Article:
This dissertation provides an interdisciplinary critical study of refugee resettlement to Albuquerque, New Mexico. I argue that refugee resettlement to the United States cannot be understood separately from the ongoing structure of settler colonialism. I analyze Albuquerque’s post-WWII militarized settlement as a settler colonial process of extraction and suburbanization that depended on Native labor and resources to fuel the growing nuclear weapons program. Albuquerque’s Kirtland Air Force Base played a role not only in displacing and thus producing refugees during the Vietnam War but also in marking Albuquerque as a distinctly militarized geography to which they were resettled. Thousands of refugees from regions of the Global South affected by U.S. militarism, imperialism, counterinsurgency, and warfare have subsequently been housed in the city’s International District, also referred to as the War Zone. Militarized settlement and suburban settler colonialism have contributed to racialized and gendered hierarchies of labor, housing, education and health and they foster uneven exposure to extractive industries, toxic contaminants, nuclear waste, and militarized police violence. Artists and activists contest these structures by working towards demilitarization and decolonization.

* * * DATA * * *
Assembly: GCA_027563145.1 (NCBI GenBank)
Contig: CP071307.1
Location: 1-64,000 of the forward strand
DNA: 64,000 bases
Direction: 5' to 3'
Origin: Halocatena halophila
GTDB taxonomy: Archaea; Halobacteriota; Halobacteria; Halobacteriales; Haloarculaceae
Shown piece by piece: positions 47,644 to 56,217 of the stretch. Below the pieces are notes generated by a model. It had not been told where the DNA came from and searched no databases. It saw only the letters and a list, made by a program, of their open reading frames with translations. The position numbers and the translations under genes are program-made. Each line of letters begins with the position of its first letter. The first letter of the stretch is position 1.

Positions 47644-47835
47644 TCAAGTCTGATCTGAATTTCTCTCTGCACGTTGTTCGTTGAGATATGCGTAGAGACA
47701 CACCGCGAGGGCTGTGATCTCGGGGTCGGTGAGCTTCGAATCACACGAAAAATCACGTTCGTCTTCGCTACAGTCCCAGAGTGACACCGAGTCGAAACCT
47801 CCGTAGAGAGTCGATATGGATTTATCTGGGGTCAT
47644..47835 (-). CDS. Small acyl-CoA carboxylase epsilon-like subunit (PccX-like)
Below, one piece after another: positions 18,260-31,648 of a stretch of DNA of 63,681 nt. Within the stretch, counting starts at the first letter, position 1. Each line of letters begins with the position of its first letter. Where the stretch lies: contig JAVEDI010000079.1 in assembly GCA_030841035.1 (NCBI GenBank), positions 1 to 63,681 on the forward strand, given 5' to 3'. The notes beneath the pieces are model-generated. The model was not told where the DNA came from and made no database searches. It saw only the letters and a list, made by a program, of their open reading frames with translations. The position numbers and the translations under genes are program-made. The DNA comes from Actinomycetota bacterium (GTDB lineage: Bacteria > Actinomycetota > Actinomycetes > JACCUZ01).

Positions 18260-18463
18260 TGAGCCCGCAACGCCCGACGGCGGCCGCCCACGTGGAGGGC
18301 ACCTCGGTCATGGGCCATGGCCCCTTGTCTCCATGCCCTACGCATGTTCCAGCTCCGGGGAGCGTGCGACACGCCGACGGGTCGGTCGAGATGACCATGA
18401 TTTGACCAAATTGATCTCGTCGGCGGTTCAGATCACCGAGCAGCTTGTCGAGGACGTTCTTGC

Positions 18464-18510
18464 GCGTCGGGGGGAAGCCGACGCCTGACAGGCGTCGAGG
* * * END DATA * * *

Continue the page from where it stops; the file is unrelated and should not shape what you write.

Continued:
|Advisor:||Tiongson, Antonio, Jr.|
|Commitee:||Goldstein, Alyosha, Schlund-Vials, Cathy, Medak-Saltzman, Danika|
|School:||The University of New Mexico|
|School Location:||United States -- New Mexico|
|Source:||DAI-A 82/3(E), Dissertation Abstracts International|
|Subjects:||American studies, Ethnic studies, Asian American Studies|
|Keywords:||Albuquerque, Critical refugee studies, Empire, Militarization, New Mexico, Settler colonialism|
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